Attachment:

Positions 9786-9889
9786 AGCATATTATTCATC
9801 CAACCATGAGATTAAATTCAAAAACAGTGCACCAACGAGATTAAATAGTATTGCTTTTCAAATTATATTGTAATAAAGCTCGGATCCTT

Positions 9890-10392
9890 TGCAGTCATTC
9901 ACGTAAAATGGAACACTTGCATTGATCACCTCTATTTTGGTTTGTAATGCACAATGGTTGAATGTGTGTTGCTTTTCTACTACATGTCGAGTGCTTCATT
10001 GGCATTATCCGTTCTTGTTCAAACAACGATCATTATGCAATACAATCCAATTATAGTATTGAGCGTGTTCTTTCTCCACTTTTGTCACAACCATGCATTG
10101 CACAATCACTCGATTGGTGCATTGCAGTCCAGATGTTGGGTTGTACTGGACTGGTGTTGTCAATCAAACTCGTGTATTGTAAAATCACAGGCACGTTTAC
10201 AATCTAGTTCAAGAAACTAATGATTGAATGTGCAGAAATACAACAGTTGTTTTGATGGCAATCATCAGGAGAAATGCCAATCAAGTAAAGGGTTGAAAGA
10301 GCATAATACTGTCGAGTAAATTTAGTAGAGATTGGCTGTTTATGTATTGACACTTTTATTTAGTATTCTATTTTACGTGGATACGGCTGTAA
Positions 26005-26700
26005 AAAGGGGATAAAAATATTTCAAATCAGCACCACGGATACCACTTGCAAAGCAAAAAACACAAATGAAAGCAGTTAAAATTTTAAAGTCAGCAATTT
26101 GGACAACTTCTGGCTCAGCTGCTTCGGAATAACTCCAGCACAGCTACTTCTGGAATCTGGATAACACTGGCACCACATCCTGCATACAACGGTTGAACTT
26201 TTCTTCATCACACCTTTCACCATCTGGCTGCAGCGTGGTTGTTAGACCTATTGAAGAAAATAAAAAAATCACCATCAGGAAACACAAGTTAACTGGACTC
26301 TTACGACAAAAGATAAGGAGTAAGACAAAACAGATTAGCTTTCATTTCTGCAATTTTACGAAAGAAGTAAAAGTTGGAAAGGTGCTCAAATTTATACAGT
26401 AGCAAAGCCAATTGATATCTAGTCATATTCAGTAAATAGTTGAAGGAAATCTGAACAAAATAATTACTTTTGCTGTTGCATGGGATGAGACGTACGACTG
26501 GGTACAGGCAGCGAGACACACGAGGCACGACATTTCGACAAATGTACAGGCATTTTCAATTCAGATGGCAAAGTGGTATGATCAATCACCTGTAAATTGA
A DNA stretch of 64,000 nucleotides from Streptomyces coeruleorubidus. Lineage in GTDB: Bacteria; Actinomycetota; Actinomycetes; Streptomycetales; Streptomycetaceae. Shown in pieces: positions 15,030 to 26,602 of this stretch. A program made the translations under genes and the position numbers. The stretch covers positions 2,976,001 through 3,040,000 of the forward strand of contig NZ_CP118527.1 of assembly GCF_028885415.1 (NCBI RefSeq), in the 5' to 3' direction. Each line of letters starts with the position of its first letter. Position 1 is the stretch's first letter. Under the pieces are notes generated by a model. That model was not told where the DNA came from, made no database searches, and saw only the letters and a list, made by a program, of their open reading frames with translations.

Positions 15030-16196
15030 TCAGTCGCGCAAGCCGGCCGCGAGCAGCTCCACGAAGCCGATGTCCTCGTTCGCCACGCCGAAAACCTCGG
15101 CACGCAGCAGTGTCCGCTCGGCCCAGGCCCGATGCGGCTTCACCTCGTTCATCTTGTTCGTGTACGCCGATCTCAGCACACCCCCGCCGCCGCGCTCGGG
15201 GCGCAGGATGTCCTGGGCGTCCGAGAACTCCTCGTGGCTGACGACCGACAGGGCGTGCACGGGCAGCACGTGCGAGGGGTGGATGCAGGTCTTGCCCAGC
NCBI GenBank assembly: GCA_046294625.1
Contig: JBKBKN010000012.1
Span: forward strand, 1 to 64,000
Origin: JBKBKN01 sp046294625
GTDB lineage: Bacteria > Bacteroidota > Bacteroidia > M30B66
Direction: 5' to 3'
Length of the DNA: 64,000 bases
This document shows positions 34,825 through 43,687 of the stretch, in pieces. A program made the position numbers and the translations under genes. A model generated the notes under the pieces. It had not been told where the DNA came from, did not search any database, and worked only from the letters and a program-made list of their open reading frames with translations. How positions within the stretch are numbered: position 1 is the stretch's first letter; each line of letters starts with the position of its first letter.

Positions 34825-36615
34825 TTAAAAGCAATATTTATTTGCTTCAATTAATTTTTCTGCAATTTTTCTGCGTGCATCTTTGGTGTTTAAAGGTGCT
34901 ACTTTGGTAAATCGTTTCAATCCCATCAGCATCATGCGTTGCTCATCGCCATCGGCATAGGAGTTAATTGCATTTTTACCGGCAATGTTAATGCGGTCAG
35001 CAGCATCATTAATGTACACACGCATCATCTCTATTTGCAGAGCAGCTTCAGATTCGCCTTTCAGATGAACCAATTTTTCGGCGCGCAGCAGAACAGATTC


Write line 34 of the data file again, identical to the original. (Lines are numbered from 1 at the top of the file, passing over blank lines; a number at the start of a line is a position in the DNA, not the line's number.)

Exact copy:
35001 CAGCATCATTAATGTACACACGCATCATCTCTATTTGCAGAGCAGCTTCAGATTCGCCTTTCAGATGAACCAATTTTTCGGCGCGCAGCAGAACAGATTC